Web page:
Looking now at the sensitivities to the zonal wind component (figure 15), the pressure and vor-ticity response functions show again the exact same behaviour. The most intense dipole, located just east of the Tunisian coast can be clearly related to the shape shown by the isolines. The u wind field shows a negative-positive dipole (negative northern of positive) at the east of Tunisia, which matches the dipole formed by the sensitivities. This expresses that an intensification of this velocity dipole would favor the intensification of the cyclone. This can be attributed to an intensification of the cyclonic circulation already present. The rest of the sensitivity field indicates that a smoothing of the rest of the u wind component field, specially to the north of the cyclonic area would favor the cyclone.

The case of the weighted dry total energy sensitivity to the u wind component is again different from the rest of sensitivities to zonal wind. The same dipole shown in the rest of response functions appears but it is significantly less intense in this case. However, it is also associated with a structure in the wind field. The rest of sensitivities are less straightforward to interpret, but there seems to be an indication that if the initial cyclonic circulation had been more isolated, the Medicane at 12UTC would have been more intense.

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Figure 16: Vertically averaged sensitivity to the v wind component for a warm start of (a) J1 (P a/ms≠1), (b)J2 (P a/ms≠1), (c)J3 (s≠1/ms≠1) and (d) J4 (J/ms≠1). Sensitivities are valid for 7 Nov at 00UTC.

For the sensitivities to the meridional wind component (figure 16), J1,J2 and J3 show similar structures but their relative intensity varies. However, they agree in a few sensitive aspects of the v field. The three of them show a negative-positive (negative western of positive) dipole just to the east of the Tunisian coast. This indicates that an intensification of the cyclonic circulation around the sea level pressure low would help intensify the Medicane. The rest of the sensitivity structure to the north of this dipole indicate that a westward movement of the shear line would be favorable to Medicane deepening.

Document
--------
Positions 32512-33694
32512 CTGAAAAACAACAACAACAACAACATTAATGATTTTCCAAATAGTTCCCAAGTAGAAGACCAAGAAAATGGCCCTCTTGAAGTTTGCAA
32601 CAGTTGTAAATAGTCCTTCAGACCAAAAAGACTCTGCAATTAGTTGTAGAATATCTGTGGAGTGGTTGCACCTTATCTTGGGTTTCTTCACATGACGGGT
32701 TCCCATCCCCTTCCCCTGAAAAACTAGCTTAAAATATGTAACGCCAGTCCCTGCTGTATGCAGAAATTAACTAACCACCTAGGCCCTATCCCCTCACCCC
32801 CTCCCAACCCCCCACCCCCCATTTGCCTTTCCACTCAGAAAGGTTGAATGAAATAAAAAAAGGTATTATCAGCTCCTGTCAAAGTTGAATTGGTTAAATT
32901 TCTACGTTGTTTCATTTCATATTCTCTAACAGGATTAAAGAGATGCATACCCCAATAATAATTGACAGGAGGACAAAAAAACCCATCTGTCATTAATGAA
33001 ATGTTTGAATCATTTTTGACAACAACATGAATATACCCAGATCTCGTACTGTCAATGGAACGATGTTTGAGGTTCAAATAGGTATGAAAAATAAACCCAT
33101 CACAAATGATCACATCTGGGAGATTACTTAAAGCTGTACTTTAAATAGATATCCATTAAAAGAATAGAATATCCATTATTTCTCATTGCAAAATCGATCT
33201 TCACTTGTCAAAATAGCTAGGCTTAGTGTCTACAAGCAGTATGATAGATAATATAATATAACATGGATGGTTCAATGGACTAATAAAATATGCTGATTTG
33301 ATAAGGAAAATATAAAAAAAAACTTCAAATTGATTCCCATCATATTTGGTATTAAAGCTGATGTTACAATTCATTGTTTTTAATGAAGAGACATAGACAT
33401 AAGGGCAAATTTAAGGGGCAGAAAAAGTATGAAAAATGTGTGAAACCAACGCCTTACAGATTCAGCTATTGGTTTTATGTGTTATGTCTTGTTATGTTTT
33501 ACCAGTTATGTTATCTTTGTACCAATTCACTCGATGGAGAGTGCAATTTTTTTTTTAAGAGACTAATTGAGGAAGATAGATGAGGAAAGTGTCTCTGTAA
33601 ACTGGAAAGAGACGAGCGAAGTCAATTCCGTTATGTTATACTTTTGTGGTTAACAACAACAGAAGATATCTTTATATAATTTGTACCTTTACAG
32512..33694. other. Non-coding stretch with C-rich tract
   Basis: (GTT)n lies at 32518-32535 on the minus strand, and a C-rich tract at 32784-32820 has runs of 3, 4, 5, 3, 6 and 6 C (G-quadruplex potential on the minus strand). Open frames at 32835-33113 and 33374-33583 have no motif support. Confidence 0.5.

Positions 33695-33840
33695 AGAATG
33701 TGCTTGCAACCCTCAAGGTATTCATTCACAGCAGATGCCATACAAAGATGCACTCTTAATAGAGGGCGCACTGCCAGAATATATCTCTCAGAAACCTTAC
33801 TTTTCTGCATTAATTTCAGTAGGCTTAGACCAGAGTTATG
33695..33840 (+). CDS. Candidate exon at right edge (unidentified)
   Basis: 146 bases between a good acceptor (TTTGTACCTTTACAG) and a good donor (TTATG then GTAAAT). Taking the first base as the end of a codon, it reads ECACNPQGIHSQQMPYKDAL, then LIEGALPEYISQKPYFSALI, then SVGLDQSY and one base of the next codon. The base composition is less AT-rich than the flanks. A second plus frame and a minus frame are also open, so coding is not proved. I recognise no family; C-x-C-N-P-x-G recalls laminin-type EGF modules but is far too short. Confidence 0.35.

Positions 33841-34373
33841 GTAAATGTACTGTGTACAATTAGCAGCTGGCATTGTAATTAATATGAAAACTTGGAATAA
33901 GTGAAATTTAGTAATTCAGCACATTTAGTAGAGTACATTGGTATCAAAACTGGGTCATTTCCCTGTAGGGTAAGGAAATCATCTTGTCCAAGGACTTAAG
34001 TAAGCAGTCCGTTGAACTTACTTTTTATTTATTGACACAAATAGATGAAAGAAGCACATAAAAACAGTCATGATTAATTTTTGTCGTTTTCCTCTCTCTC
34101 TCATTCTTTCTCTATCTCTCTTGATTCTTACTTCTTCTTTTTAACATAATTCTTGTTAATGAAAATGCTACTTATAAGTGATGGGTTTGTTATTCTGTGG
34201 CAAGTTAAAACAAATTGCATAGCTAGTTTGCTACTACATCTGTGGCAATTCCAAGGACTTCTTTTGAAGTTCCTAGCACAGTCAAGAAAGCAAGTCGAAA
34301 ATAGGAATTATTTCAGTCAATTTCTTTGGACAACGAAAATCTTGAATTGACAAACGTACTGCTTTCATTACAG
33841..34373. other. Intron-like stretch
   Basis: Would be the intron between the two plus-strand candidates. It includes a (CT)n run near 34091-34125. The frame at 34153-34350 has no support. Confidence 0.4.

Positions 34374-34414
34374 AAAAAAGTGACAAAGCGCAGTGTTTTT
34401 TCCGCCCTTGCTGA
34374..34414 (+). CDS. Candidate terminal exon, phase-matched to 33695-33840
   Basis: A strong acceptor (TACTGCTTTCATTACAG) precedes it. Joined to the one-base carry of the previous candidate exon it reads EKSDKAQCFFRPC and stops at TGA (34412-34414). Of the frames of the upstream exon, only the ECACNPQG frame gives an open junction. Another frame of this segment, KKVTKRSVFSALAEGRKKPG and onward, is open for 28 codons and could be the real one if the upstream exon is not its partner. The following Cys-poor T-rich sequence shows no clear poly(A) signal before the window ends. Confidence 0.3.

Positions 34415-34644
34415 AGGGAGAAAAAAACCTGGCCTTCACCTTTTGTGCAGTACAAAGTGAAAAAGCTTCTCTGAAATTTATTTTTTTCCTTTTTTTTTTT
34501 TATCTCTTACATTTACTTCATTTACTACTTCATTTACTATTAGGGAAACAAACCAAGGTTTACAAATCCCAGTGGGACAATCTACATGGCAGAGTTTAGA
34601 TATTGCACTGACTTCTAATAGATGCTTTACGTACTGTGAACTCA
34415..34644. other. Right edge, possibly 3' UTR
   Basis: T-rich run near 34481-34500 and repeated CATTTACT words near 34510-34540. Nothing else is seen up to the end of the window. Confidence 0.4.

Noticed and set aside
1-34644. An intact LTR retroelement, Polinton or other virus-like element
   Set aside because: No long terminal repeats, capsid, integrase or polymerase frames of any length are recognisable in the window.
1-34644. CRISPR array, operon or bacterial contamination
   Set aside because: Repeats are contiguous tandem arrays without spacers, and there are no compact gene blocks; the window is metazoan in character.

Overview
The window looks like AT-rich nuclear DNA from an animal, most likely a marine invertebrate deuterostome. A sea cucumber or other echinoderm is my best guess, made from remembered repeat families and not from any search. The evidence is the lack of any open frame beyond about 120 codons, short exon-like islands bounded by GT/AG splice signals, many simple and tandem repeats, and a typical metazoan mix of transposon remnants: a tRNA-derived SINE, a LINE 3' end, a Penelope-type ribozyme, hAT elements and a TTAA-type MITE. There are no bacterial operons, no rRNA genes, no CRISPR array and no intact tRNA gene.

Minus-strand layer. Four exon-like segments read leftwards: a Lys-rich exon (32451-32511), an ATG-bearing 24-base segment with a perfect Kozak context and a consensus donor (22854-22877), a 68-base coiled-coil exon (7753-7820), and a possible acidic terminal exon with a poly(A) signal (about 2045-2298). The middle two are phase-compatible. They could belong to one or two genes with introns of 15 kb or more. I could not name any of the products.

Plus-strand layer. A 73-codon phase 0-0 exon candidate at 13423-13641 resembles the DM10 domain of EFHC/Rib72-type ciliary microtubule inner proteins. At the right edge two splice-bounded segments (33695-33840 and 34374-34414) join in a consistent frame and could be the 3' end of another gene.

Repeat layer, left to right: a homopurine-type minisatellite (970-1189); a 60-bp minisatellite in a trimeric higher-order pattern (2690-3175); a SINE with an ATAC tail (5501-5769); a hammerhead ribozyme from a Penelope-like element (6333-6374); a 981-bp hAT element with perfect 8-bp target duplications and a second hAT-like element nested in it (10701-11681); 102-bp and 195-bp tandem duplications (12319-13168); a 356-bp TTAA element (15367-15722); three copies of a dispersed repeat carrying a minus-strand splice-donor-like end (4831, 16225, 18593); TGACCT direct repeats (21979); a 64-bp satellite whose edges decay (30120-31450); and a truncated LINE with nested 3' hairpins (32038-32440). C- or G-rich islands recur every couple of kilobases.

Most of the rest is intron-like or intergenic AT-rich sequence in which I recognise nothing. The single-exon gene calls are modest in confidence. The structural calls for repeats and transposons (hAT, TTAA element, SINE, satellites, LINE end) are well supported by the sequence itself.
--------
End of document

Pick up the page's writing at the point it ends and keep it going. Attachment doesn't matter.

The sensitivity of the weighted total dry energy to the v wind component shows different struc-ture to the other response functions, but the general information it provides is quite similar. The dipole with negative sensitivities to the west and positive sensitivities to the east is present to the east of the Tunisian coast, representative that an increased cyclonic circulation at 00UTC would favor the Medicane formation. However, a nucleus of positive sensitivity is located west of the negative pole, whose role might be to isolate this cyclonic circulation.

4 Consistency check of sensitivities

For a validation of the adjoint sensitivities, two different approaches are taken. Firstly, a clus-tered sensitivities method is used and its results are compared to the previous control adjoint sensitivities. This comparison is used as a validation of the adjoint sensitivities results. The second approach applied is the calculation of adjoint sensitivities with modified parameterizations. Two different experiments will be done for this second approach in order to study the impact of cumulus parameterization and the release of latent heat. It is important to point out that all of the adjoint experiments in this section use the cold start as initial conditions, since no representative differ-ences related to the presence of microphysical species are found in the sensitivity fields between both initial conditions.